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Discussion in 'MacBook Pro' started by mgpg89, Oct 31, 2008.
I was wondering what the largest SSD is today?
Is 128gb the maximum?
Basically yes. The best SSD on the market at the moment, however, is the 80GB X25-M. Intel will be releasing a 160GB variant early next year though.
You can buy 256GB Solid State Drives in a 2.5" form factor, however you are not going to like the price
In the next few years, I am guessing that we are going to see a large increase in SSD drives. So many devices being created that could use them.
How about largest SSD, regardless of price? In both 2.5 and 3.5"... how does the speed actually compare to a 15k 3.5" drive, actually?
in day-to-day situations
what are the benefits of an SSD?
No mechanical parts, lower power, and faster while also emitting less heat. In other words they are less prone to failure.
The benefit current spinning harddrives have over solid state disks are price per gigabyte and capacity.
Vastly lower latency... you don't have to wait for the heads to move or for the disk to rotate to the point where the data you're looking for starts.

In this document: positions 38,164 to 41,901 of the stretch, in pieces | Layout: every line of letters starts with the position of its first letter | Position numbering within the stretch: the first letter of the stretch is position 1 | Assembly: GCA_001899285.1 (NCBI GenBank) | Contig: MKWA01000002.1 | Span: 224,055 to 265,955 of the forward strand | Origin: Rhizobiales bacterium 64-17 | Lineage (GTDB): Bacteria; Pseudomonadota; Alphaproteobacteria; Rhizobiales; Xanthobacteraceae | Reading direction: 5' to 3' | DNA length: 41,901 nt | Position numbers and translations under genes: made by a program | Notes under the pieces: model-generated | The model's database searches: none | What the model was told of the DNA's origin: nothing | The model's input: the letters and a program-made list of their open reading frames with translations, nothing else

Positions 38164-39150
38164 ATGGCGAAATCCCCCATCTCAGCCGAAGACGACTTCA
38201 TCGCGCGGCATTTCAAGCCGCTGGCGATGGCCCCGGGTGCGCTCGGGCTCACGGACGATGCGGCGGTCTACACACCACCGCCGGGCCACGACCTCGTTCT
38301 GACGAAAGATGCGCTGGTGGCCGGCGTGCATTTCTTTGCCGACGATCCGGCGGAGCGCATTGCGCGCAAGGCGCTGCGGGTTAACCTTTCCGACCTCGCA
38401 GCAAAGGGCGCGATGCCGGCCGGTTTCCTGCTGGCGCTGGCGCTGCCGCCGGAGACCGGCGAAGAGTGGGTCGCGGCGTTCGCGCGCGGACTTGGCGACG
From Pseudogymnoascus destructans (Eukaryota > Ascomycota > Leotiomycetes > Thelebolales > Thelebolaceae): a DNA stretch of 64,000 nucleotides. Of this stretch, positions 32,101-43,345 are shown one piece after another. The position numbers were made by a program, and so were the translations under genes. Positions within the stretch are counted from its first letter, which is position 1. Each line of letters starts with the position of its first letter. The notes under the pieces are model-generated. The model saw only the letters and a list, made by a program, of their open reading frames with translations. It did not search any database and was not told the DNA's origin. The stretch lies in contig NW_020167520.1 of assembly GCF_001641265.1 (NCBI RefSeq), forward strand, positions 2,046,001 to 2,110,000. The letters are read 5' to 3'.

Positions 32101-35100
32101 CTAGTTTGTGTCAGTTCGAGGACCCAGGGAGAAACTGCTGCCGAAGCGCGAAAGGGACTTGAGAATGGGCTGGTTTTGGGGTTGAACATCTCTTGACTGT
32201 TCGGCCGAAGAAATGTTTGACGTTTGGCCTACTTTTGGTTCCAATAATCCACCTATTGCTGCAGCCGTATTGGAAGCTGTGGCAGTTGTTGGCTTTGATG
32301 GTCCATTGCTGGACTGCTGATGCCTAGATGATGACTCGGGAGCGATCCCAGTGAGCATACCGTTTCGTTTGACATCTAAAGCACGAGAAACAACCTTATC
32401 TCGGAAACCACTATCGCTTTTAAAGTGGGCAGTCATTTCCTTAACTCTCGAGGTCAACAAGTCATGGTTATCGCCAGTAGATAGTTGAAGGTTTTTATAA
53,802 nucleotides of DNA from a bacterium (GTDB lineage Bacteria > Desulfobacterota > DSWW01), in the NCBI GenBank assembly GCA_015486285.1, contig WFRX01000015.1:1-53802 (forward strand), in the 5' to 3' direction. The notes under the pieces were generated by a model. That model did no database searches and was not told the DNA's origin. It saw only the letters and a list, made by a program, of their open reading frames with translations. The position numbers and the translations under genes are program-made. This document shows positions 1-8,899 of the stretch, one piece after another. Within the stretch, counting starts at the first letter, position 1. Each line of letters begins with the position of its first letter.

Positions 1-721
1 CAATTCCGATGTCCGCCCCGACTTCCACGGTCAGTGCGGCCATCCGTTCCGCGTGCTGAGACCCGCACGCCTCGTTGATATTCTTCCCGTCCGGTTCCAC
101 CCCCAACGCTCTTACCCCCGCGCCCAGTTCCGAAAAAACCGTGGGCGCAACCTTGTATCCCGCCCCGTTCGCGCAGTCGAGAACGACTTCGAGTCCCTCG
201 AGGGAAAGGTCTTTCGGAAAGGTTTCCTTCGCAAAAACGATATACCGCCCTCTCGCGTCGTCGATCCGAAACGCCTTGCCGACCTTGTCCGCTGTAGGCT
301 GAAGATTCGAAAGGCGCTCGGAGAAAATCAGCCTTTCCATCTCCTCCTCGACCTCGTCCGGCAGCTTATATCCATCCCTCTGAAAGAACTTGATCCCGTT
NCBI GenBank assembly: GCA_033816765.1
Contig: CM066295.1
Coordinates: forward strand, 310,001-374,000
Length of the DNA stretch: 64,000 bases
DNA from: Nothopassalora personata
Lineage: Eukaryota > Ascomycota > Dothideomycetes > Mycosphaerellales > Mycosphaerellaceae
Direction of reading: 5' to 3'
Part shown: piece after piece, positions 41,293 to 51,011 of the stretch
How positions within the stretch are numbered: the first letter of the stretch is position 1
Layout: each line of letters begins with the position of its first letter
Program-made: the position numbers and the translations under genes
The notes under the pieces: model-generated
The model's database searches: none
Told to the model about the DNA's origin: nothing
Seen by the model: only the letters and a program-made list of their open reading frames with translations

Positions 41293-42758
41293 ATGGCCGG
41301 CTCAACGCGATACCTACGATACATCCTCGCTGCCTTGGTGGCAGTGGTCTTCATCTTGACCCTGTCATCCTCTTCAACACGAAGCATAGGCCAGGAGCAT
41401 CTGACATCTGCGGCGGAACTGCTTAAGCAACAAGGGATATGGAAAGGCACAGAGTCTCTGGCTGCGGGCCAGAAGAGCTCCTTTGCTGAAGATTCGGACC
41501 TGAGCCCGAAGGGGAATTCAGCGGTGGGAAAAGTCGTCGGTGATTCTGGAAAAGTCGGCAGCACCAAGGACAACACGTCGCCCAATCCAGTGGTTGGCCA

This translates to much faster random performance. The OS boots faster, applications load faster, and copying of directories with lots of small files (think backups) is faster.
So far, sustained data transfer doesn't show the same difference.
The biggest is 1.6tb if you google it (best thing invented). If you don't believe me check this website.
Having that in a MBP would be sick!!!
I dont think you could afford a macbook pro after you bought this lol
On of the posts suggests the 1.6tb would be in the region of £20,000 thats a new car wtf anyone want one ?.
I think that's actually still up for debate. it was originally thought to help with battery life, but someone a few months ago (sorry for the lack of links, but im pretty sure it was on MR) did some tests and it turned out false.
Tom's Hardware did a big review on SSD drives.
Second Follow Up
They later reviewed Intel's 80GB X25-M SSD drive and found it to be pretty darned good in comparison.
I like this except from the article:
the prices of SSDs are coming down gradually. At some point they will be cheaper/comparable to spinning disks and then everyone with have one. The biggest advantage is that they don't fail after a few years like standard drives do.
As for that 1.6TB SSD drive. Given current prices you could be looking at $25000 for it!
$16000. The price per GB for most SSDs are 10$/gb at the moment. I doubt that drive is SLC.